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Anatomy of a Spinnaker Set: Part 1 – The Bear-Away Set

Anatomy of a Spinnaker Set: Part 1 – The Bear-Away Set

The bear-away set is the typical set we will use at the windward mark. It involves turning the boat downwind around the mark, but not jibing. The spinnaker is set on the port side of the boat (for a port rounding) and the pole is set up on the starboard side. The only time we would not do a bear-away set is in a large right hand shift (if the wind direction has veered or shifted to the right while facing upwind).

1. Approach to Layline

  • Tactician – decide what spinnaker we will be using and what type of set we will do. Call for the sail on deck.
  • Runners – Go below and get the proper sail. Pass forward to the rail.
  • Bow – hook up the spinnaker while still on port tack if at all possible. Clip bag to lifelines. Attach port and starboard spin gear making sure that it is clear of everything. Bring halyard to the rail. If you are close to layline, hook it up. If not, clip halyard to the lifeline (or better yet, the strop at the base of the stanchion) leaving enough slack that the halyard won’t interfere with the jib once we tack.
  • Everyone else – hike hard. It should only take one person off the rail to set up the spinnaker.

2. On Layline

(no more than five boatlengths from the mark)

  • Tactician – Assure the foredeck that you are indeed on layline and will not need to tack again
  • Jib trimmer – Put slack in lazy jib sheet. Ease guy and spin sheet to facilitate raising the pole. Then load guy onto starboard primary winch (three turns, handle in, high gear).
  • Pit – Pull topping lift to raise outboard end of pole. We use the starboard jib halyard as the topping lift so you should be able to do this without really leaving the rail.
  • Mast – Open snap shackle at base of mast to free topping lift. If there is time, break topping lift at pennant and reattach outside the lazy jib sheet. Raise inboard end of the pole. Help jump topping lift if necessary.
  • Bow – Pull back on guy (and sheet) from the rail so that the pole end doesn’t get caught to leeward or between the jib and the headstay.
  • Everyone else – Hike really hard. There should only be three people (two-and-a-half really as the pit person can just turn around to reach the topping) off the rail at this point.

3. Two Boatlengths to the Mark

  • Bow – Attach spinnaker halyard if necessary. Open the spinnaker bag fully and remove any Velcro strips from the clews.
  • Floater – From the rail, pull guy and lazy sheet together to assist in getting the spinnaker tack to the end of the pole.
  • Guy Trimmer – Pull guy back so that spinnaker tack reaches the end of the pole and the pole is a foot or two off the headstay.
  • Spin Sheet Trimmer – Remove lazy runner and load spinnaker sheet onto port cabin top winch. Adjust jib trim as necessary.
  • Pit – Take any slack out of spinnaker halyard.
  • Everyone else – Hike harder

4. At the Mark

  • Tactician – Call the hoist when the boat turns down and begins to flatten.
  • Main Trimmer – Ease the main sheet a lot to allow the boat to turn down. Then ease outhaul, cunningham, and backstay. Adjust vang as necessary.
  • Spin Sheet Trimmer – Ease jib several feet then go to spin sheet. Do not trim spin sheet until the kite is aloft. Once it is up, trim in and start talking to the helmsman about pressure.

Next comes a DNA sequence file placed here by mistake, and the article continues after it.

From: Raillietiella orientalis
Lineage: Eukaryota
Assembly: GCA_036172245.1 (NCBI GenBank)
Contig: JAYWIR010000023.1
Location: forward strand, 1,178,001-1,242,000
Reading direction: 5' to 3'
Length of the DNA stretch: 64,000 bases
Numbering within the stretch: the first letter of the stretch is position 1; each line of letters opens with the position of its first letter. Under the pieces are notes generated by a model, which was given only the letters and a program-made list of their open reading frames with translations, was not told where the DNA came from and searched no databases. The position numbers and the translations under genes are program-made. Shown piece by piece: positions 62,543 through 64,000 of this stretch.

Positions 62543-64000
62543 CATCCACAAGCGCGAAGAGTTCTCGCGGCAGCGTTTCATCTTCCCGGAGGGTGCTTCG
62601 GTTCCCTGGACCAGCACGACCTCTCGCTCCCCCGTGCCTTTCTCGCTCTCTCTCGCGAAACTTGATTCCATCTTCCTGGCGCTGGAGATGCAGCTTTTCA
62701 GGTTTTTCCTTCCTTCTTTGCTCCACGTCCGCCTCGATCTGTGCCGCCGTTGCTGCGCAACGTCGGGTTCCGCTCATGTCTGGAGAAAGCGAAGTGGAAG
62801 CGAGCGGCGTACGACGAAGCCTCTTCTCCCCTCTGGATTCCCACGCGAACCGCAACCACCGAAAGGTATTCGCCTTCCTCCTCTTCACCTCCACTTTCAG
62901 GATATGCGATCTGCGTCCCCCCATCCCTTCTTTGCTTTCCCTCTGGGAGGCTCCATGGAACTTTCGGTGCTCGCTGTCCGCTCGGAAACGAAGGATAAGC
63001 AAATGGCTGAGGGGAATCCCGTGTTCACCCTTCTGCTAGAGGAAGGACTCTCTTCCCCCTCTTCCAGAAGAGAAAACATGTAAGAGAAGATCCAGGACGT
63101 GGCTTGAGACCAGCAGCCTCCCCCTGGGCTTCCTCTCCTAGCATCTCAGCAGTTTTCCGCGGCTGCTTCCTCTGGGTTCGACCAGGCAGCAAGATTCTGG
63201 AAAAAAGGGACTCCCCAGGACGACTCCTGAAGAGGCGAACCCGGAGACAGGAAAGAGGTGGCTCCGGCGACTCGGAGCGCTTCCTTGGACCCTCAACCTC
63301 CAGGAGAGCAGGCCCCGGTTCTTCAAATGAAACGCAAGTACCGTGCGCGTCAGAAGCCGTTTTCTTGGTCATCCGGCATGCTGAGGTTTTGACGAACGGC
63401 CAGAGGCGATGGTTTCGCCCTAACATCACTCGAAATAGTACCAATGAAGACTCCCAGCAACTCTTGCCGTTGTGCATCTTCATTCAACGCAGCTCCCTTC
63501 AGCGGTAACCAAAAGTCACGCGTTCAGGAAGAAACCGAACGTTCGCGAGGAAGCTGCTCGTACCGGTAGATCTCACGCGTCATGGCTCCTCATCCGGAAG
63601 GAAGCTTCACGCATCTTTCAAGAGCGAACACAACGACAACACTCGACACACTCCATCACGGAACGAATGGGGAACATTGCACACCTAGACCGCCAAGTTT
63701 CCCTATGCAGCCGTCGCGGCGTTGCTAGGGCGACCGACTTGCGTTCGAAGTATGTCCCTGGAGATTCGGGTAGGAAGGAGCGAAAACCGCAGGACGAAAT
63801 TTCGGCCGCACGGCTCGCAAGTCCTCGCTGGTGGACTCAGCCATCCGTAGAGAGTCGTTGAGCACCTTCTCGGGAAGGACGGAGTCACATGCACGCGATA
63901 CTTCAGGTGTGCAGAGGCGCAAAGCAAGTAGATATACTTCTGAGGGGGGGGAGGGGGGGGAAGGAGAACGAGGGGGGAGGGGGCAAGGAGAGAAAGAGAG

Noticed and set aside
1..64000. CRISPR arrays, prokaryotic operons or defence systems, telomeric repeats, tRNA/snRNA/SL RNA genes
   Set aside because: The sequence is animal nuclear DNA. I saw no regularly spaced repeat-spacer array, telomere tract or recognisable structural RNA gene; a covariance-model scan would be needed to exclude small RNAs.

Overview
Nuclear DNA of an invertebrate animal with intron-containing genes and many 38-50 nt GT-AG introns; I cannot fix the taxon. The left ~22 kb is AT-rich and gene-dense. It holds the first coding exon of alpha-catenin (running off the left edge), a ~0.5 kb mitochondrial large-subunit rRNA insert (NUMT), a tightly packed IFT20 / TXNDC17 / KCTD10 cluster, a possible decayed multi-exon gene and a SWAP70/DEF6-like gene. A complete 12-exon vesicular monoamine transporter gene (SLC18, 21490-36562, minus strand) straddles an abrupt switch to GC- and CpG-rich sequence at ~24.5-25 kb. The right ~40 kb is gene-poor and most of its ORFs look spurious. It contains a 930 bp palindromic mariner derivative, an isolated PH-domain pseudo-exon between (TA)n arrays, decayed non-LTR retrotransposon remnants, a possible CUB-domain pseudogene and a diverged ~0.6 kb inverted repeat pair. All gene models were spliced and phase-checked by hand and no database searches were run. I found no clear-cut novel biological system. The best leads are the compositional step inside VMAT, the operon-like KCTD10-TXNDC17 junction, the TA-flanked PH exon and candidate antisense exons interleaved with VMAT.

• Guy trimmer – Square the pole back about one quarter to one half the distance between the forestay and shrouds depending on wind strength (further back in more breeze). Make sure to adjust foreguy while you do this.
  • Mast – Jump the spinnaker halyard until it is at full hoist. Call out “Kite’s aloft!” then help bowman get the jib down by grabbing the leech of the sail and pulling it down and towards the center of the boat.
  • Pit – Tail spinnaker halyard until it is at full hoist. If the mast man doesn’t quite get it all the way up (6 feet or less to go), worry about it after the jib is down. Ease the jib halyard down (make sure you have a turn on the winch before you open the clutch—the turn can be on top of the winch fully loaded with the spin halyard). Once the jib is down, grind the spinnaker halyard up to full hoist. Flake the jib halyard in figure eights using the winch drum and your hand.
  • Bow – Feed the spinnaker out of the bag. Facilitate the hoist by pulling the foot of the jib inboard to open up the slot between the jib and the lifelines. Once the spinnaker is up, pull the jib down keeping it inside the lifelines.
  • Everyone – Keep hiking until the last possible moment before you do your job. It is critical to keep the boat flat when turning down around the mark.

5. After the Rounding

  • Main Trimmer (and others) - Make sure the sail and rig controls are eased.
  • Mast – detach jib sheets, toss port one over the inboard end of the pole and clip them together. Bring lazy guy forward to bowman to prepare for jibe.
  • Bow – Once boatspeed is up, detach jib halyard from sail and clip it to the bow. Pull the luff all the way down and out of the sail track. Detach tack of jib and pull the sail aft of the foreguy.
  • Everyone Else – Get as much weight as possible near the shrouds and down low. Look back to find the next puff.
  • Guy Trimmer (or someone else in the cockpit) – Unwind jib sheet off leeward primary. Load lazy guy onto the winch leaving plenty of slack for the bowman to take it all the way forward for the next jibe. Ditch the runners and load the lazy spin sheet on the windward cabin top winch.
Source: J/44 Resolute.com